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Bibliothèque nationale de France
Logo BnF.svg
Established 1368
Location Paris
Size 30 million items (14 million books and publications)[1]
Access and use
Population served 2,101,816 (Paris)
Other information
Budget 254 million [1]
Director Bruno Racine
Staff 2,700

The Bibliothèque nationale de France (BnF) is the National Library of France, located in Paris. It is intended to be the repository of all that is published in France. The current president of the library is Bruno Racine.



The National Library of France traces its origin to the royal library founded at the Louvre by Charles V in 1368. It expanded under Louis XIV and opened to the public in 1692. The library's collections swelled to over 300,000 volumes during the radical phase of the French Revolution when the private libraries of aristocrats and clergy were seized.

Following a series of regime changes in France, it became the Imperial National Library and in 1868 was moved to newly constructed buildings on the Rue de Richelieu designed by Henri Labrouste. By 1896, the library had become the largest repository of books in the world, but it has since been surpassed by other libraries for that title.[2]

New buildings

On 14 July 1988, President François Mitterrand announced the construction and the expansion of one of the largest and most modern libraries in the world, intended to cover all fields of knowledge, and designed to be accessible to all, using the most modern data transfer technologies, which could be consulted from a distance, and which would collaborate with other European buildings. The library does maintain a wireless network. In July 1989, the services of the architectural firm of Dominique Perrault were retained. The construction was carried out by Bouygues.[3] After the move of the major collections from the rue de Richelieu, the National Library of France opened to the public on 20 December 1995. It contains more than twenty million volumes.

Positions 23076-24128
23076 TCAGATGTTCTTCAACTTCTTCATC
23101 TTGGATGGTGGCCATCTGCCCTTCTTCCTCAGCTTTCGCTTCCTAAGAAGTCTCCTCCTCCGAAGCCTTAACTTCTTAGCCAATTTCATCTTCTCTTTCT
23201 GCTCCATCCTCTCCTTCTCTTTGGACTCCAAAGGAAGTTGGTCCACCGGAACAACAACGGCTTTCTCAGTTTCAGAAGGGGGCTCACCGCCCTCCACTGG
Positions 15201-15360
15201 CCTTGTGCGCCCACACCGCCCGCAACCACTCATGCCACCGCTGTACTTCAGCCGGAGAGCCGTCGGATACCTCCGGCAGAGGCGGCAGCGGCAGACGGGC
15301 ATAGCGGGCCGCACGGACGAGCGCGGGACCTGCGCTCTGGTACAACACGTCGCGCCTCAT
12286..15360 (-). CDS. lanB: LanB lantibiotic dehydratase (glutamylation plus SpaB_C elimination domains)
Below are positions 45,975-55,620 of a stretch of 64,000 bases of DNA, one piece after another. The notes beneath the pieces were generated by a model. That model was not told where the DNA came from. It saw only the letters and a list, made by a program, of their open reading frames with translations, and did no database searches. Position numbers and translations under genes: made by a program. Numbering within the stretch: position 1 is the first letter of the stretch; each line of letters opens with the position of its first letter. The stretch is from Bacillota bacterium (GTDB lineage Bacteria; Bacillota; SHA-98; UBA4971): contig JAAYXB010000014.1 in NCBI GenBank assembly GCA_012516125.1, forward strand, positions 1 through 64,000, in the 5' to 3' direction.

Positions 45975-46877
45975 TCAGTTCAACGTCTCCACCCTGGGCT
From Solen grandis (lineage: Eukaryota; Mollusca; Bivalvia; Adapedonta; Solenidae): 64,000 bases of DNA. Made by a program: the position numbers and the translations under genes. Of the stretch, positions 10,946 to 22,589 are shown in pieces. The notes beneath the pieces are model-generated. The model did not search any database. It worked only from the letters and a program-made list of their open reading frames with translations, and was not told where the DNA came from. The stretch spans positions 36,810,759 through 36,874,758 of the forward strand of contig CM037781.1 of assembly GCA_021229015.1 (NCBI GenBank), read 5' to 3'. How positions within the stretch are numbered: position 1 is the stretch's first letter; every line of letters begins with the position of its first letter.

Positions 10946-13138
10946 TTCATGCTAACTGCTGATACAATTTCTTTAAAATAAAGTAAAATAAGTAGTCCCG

Paris Métro
located near the metro stationBibliothèque François Mitterrand.

The library retains the use of the rue de Richelieu complex for some of its collections.

Buildings of the Bibliothèque Nationale de France, seen from the right bank of the River Seine. On the left side, the Simone-de-Beauvoir footbridge and on the right side the Bercy bridge.


Reading Room, Richelieu site

The National Library of France is a public establishment under the supervision of the Ministry of Culture. Its mission is to constitute collections, especially the copies of works published in France that must, by law, be deposited there, conserve them, and make them available to the public. It produces a reference catalogue, cooperates with other national and international establishments, and participates in research programs.


Greek manuscripts

The library holds about 5,000 Greek manuscripts, which are divided into three fonds: fonds grec, fonds Coislin, and supplément grec.


François Mitterrand site, as viewed from the Simone-de-Beauvoir footbridge.

Gallica, the digital library for online users, was established in 1997. As of August 2009, Gallica made available on the Web about: 120,000 scanned volumes, 65,000 full-text volumes, 1000 audio documents, and 110,000 images.

See also


External links

Coordinates: 48°50′01″N 2°22′33″E / 48.83361°N 2.37583°E / 48.83361; 2.37583


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